Binance Goes to Court Against the SEC

Binance and Binance.US have made their case against the SEC's motion to freeze all Binance.US funds.

AccessTimeIconJun 13, 2023 at 5:45 p.m. UTC
Updated Jun 14, 2023 at 2:39 p.m. UTC
AccessTimeIconJun 13, 2023 at 5:45 p.m. UTCUpdated Jun 14, 2023 at 2:39 p.m. UTC
AccessTimeIconJun 13, 2023 at 5:45 p.m. UTCUpdated Jun 14, 2023 at 2:39 p.m. UTC

Binance, Binance.US and Changpeng "CZ" Zhao published their first responses to the SEC’s lawsuit against them and, taken at face value, the stakes appear to be dire. But by the end of the day, we may get a better sense of how the case is proceeding and what a judge thinks about the arguments so far.

On a related note, I’m in D.C. today covering the SEC v. Binance hearing on a temporary restraining order. Unfortunately it’s only today but if anyone is around the D.C. District Court after the hearing ends, feel free to say hi.

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Early arguments

The narrative

Binance.US and Binance filed their first responses to the U.S. Securities and Exchange Commission (SEC) Monday, arguing that the regulator's push for a temporary restraining order would prevent it from paying employees, vendors or anyone else. The filings also previewed their defense against the SEC's actual charges.

Why it matters

The SEC made some pretty serious allegations against Binance last week. Those allegations will get put to their first test in court today.

Breaking it down

Binance.US filed a dramatic response to the SEC's restraining order motion, saying it could end the business if granted.

"The SEC seeks unnecessary and unjustified relief. Far from requesting relief that is 'carefully calibrated' to 'maintain[] the status quo' ... the SEC’s proposed remedies would effectively end BAM’s business," the filing said, calling the proposed temporary restraining order “draconian.”

District Judge Amy Berman Jackson, of the D.C. District Court, ordered Binance and Binance.US to describe any differences in their proposed stipulations by 1:00 p.m. ET (17:00 UTC), an hour before the hearing is set to begin.

She also ordered the SEC to describe what changes it wants from the Binance.US proposal that would make it acceptable to the agency “in lieu of the proposed” temporary restraining order.

“No additional argument or explication may be submitted by any party at this time,” the judge ordered.

At the risk of reading too much into the tea leaves, this minute order also suggests how the judge might approach at least the initial issues in the lawsuit. The order suggests that Judge Jackson may not want to sign off on a full temporary restraining order but is willing to enact some sort of restriction on who can access Binance.US’s funds.

There's no real differences between the Binance.US and Binance proposed stipulations – mostly things like capitalization, though the Binance filing also specifies root access to Amazon Web Services instances as part of the software that may be involved.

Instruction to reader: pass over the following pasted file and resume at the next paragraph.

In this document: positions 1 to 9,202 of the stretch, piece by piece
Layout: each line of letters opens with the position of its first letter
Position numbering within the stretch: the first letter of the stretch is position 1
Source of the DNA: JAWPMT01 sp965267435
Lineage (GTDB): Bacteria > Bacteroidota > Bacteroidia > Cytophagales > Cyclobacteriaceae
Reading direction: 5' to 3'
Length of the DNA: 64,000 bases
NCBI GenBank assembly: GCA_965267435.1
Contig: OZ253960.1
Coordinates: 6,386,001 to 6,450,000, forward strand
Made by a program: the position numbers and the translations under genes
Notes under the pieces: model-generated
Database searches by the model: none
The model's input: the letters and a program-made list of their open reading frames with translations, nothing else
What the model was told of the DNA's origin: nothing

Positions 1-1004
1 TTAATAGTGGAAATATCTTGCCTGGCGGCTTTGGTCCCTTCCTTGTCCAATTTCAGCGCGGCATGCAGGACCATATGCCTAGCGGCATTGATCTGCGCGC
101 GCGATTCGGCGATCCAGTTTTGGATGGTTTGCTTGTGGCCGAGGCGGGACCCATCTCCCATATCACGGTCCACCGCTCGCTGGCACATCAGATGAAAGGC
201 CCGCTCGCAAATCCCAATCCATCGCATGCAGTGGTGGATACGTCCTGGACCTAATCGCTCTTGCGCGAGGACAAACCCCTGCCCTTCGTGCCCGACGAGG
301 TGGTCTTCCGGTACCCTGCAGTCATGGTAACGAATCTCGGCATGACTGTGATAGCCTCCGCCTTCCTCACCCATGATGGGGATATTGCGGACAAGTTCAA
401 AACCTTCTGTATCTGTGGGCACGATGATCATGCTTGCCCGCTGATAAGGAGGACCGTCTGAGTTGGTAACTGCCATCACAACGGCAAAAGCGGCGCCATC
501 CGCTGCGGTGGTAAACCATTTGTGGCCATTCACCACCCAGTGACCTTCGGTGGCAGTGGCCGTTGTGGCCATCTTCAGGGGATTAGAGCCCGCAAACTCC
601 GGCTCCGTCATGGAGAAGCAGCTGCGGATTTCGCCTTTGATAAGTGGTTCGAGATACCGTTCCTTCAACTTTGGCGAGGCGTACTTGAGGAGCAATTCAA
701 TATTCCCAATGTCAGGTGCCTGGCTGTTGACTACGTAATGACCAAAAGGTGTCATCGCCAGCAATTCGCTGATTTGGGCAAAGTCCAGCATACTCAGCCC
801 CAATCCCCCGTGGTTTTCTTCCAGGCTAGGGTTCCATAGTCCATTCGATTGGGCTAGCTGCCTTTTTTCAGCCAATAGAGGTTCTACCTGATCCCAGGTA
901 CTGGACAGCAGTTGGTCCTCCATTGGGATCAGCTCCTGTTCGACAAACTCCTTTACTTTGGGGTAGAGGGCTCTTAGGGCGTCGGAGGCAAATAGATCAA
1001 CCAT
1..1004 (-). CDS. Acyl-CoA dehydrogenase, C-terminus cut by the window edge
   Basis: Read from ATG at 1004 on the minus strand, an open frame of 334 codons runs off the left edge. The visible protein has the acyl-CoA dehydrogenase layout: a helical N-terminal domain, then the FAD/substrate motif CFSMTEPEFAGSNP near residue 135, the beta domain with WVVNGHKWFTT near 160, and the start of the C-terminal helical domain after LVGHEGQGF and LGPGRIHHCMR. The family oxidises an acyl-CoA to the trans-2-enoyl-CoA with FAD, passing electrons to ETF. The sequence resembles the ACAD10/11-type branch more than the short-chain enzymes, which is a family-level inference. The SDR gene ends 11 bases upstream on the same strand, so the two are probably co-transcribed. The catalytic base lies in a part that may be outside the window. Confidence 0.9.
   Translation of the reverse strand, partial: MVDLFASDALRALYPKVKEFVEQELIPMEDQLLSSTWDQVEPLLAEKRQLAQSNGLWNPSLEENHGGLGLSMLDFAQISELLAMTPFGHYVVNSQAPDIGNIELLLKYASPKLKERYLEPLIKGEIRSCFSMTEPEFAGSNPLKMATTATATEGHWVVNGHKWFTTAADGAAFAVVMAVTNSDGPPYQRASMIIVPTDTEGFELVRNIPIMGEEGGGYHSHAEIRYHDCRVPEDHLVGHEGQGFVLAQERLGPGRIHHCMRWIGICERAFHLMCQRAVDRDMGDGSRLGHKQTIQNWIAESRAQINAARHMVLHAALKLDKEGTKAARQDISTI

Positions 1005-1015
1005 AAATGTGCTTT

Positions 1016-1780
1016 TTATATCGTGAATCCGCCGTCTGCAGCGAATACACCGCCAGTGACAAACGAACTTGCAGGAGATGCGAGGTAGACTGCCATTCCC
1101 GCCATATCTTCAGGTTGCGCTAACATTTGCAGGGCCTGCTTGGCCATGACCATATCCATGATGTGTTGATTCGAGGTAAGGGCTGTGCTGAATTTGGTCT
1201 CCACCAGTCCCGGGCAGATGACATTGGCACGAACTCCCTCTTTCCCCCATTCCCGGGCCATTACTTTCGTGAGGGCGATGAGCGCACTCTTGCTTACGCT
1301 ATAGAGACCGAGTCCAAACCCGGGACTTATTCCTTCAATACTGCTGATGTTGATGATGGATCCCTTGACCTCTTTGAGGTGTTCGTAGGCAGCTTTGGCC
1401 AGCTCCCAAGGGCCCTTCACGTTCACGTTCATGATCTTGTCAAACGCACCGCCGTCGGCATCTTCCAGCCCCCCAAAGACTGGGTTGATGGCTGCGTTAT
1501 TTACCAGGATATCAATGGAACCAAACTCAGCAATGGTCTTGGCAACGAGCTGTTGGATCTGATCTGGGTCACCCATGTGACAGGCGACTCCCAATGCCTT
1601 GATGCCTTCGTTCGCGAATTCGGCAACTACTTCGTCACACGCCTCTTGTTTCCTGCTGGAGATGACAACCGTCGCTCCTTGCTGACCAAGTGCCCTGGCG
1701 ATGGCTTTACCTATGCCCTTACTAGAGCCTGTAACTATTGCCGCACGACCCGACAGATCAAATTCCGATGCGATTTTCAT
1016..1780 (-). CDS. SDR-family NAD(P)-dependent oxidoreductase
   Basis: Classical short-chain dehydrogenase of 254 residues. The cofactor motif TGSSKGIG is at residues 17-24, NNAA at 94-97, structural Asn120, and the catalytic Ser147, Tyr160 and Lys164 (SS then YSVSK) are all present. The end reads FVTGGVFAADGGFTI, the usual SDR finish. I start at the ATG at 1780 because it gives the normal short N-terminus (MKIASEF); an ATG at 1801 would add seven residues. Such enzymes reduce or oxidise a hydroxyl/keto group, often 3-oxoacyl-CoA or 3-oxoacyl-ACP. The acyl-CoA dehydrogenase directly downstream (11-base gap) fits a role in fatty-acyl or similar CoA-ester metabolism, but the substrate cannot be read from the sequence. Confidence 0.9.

The SEC’s filing calls for any restrictions to also cover staking services and the AWS access.

Stories you may have missed

Hinman’s emails

Ripple, which also faces an SEC lawsuit, published emails from officials deliberating the text of former SEC Director of Corporation Finance William Hinman’s famous 2018 speech in which he said Ether was not a security, probably.

I wrote about the emails themselves here and my colleague Shaurya Malwa noted the immediate price reaction here.

Something that’s striking is just how much deliberation there actually was over the emails. We’re also granted a rare look into the deliberative process – SEC officials debated how clear the speech actually was and made suggestions about the Howey analysis.

Perhaps most interestingly, to me at least, an early version of the speech didn’t discuss ether (ETH) at all. The May 25, 2018 draft referenced bitcoin (BTC) but largely focused on how tokens might morph from securities to non-securities in the abstract.

This week

Tuesday

  • 13:30 UTC (2:30 p.m. BST) The U.K. Parliament held its third reading of the Financial Services and Markets Bill.
  • 14:00 UTC (10:00 a.m. ET) Treasury Secretary Janet Yellen is testifying before the House Financial Services Committee.
  • 18:00 UTC (2:00 p.m. ET) A federal court will hear arguments in the SEC’s effort to secure a temporary restraining order against Binance.US, freezing its assets.
  • 18:00 UTC (2:00 p.m. ET) The House Financial Services Committee will hold a hearing on stablecoins.

Wednesday

  • 18:00 UTC (2:00 p.m. ET) The Federal Reserve will announce its latest interest rate decision.

Thursday

  • 12:15 UTC (2:15 p.m. CEST) The European Central Bank will announce its latest interest rate decision.
  • 14:30 UTC (10:30 a.m. ET) There will be an oral argument in the ongoing U.S. vs. Sam Bankman-Fried case.
  • 14:30 UTC (10:30 a.m. ET) There will be a creditor meeting in Bittrex’s bankruptcy case.
  • 15:00 UTC (11:00 a.m. ET) There will be a hearing in Genesis’s bankruptcy case.

Elsewhere:

  • (The Wall Street Journal) The Journal took a look at North Korea and its efforts to steal crypto to fund its nuclear weapons program.

If you’ve got thoughts or questions on what I should discuss next week or any other feedback you’d like to share, feel free to email me at nik@coindesk.com or find me on Twitter @nikhileshde.

You can also join the group conversation on Telegram.

See ya’ll next week!


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Nikhilesh De

Nikhilesh De is CoinDesk's managing editor for global policy and regulation. He owns marginal amounts of bitcoin and ether.